A detailed description is provided in the S1 Text. In summary, all subjects received anesthesia induction with propofol, sufentanil and rocuronium, followed by tracheal intubation and ventilation with a closed-circuit respirator (Felix Dual™, Air Liquide Medical Systems, France). The allocated anesthetic agent was administered according to the corresponding randomization envelope. Patients in the Xe group were aimed to receive 60% inspired Xe with 40% oxygen and 1.2% end expiratory Iso with 40% oxygen in the Iso group. Further drugs for maintenance of anesthesia were administered according to the patients’ needs. Two experienced surgeons (AH and DP) performed open PN surgery in accordance with the standard operating procedures of the urology department.
GFR was determined every day and its maximum decrease was determined between the preoperative value and the lowest value within the first seven postoperative days following PN. GFR was calculated by a combined formula incorporating serum creatinine and serum cystatin C: 135 x min(Scr/κ, 1)α x max(Scr/κ, 1)−0.601 x min(Scys/0.8, 1)−0.375 x max(Scys/0.8, 1)−0.711 x 0.995Age [x 0.969 if female] [x 1.08 if black], where Scr is serum creatinine, Scys is serum cystatin C, κ is 0.7 for females and 0.9 for males, α is −0.248 for females and −0.207 for males, min indicates the minimum of Scr/κ or 1, and max indicates the maximum of Scr/κ or 1 [28,29].
The following secondary endpoints were assessed:
- Patients`vital functions (baseline and daily during the hospital stay until discharge or postoperative day (POD) 7)
- Intraoperative data (surgery day)
- Routine laboratory data including perioperative GFR, cystatin C and creatinine values (baseline and daily during the hospital stay until discharge or postoperative day (POD) 7)
- Tumor-related data (surgery day)
- The kidney injury marker neutrophil gelatinase-associated lipocalin (NGAL) in serum (baseline, intraoperatively 5 minutes after termination of the tumor ground-treatment, in the post anesthesia care unit (PACU) and on POD 1)
- NGAL in urine (baseline, PACU, on POD 1 and 2, and on POD 7 (or at discharge, if earlier))
- Occurrence of adverse events (surgery day until discharge (if earlier) or POD 7)
- Optional follow-up of renal function after 3–6 months.
All patients underwent a maximum of 11 visits. The study procedure is summarized in the S1 Fig. and described more extensively in the S1 Text. In brief, the visits consisted of: Visit 0 (preoperative baseline visit), visit 1 (intraoperative visit), visit 2 (postoperative visit on the surgery day), visit 3 (POD 1), visit 4 (POD 2), visit 5 (POD 3), visit 6 (POD 4), visit 7 (POD 5), visit 8 (POD 6), visit 9 (POD 7), visit 10 (optional, 3–6 months after surgery).
Study sample size calculation
According to the literature  and our clinical experience, we assumed up to 30% decrease in GFR (corresponding to 54 ml min-1 1.73−1 m-2) in a control group patient with normal preoperative renal function (180 ml min-1 1.73−1 m-2). A 10% reduction of the postoperative GFR decrease in the Xe group was considered as clinically significant. This would correspond to a GFR decrease of 36 ml min-1 1.73−1 m-2. Assuming a large standardized effect of 0.85, the t-test required 23 patients per group to reach 80% power at two-sided significance level 5%. Expecting a dropout rate of 10%, we have decided to include 2 more patients per group, which yielded 25 patients per group in total.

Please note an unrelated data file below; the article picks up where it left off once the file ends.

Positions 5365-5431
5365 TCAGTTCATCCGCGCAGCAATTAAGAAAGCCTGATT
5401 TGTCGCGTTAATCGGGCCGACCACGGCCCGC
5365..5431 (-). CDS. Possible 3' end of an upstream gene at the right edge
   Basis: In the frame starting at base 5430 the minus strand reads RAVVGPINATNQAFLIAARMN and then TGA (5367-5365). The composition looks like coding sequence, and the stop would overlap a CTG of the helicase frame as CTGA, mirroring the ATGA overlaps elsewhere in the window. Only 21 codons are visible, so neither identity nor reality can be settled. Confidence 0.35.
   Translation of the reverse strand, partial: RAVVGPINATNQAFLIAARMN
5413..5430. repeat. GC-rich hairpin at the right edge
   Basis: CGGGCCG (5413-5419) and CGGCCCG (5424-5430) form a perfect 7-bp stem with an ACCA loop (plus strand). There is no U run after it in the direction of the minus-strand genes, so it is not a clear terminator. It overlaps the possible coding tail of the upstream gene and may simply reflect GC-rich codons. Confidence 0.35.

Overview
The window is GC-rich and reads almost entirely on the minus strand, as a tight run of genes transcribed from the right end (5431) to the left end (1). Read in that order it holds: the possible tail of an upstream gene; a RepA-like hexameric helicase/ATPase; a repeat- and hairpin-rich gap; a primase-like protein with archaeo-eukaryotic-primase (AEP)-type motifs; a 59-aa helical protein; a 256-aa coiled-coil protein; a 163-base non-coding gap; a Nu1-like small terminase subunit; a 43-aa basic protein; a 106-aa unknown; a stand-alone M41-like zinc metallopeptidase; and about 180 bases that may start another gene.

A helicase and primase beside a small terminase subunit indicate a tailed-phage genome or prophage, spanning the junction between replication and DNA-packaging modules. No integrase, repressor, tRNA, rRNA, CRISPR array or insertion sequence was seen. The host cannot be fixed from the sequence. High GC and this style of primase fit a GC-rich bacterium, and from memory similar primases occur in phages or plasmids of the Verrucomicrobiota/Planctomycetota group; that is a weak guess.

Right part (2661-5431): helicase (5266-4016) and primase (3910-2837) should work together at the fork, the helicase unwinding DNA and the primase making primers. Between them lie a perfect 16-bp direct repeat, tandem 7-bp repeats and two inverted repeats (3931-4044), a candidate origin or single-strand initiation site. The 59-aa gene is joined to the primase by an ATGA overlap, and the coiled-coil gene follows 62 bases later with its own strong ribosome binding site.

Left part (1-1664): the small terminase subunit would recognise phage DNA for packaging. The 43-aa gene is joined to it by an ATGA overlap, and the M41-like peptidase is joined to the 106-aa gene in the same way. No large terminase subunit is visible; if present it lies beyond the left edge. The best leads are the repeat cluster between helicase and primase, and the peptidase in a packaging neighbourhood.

The primary endpoint—maximum decrease of the GFR in the first seven days following PN—was evaluated by analysis of covariance adjusted for the baseline value. Secondary endpoints were evaluated with Fisher's exact test (qualitative data) or Mann-Whitney U-test (quantitative data). GraphPad PRISM® (GraphPad Software Inc., La Jolla, California, USA) was used to create figures. All data were analyzed on intention-to-treat (ITT) basis, including all randomized patients, and on per-protocol (PP) basis, excluding subjects with unexpected radical nephrectomy. Statistical calculations were performed with the software SPSS Statistics (version 23; IBM Corp., Armonk, NY, USA).
A detailed study flow chart is presented in Fig 1. 46 subjects were enrolled and equally randomized into the treatment- (n = 23 Xe) and control-group (n = 23 Iso). No patient was excluded from final ITT analysis. Five patients received an unexpected radical nephrectomy (Iso (n = 4) and Xe (n = 1)) due to medical reasons and were excluded from PP analysis. Thus, we included 19 Iso patients and 22 Xe patients into PP analysis. Outcome results, which are presented in our tables and figures, show the ITT analysis data as well as the PP analysis data. All subjects completed primary endpoint analysis. Given the optional character of our follow-up analysis; 18 patients were lost to follow-up for GFR determination after 3–6 months.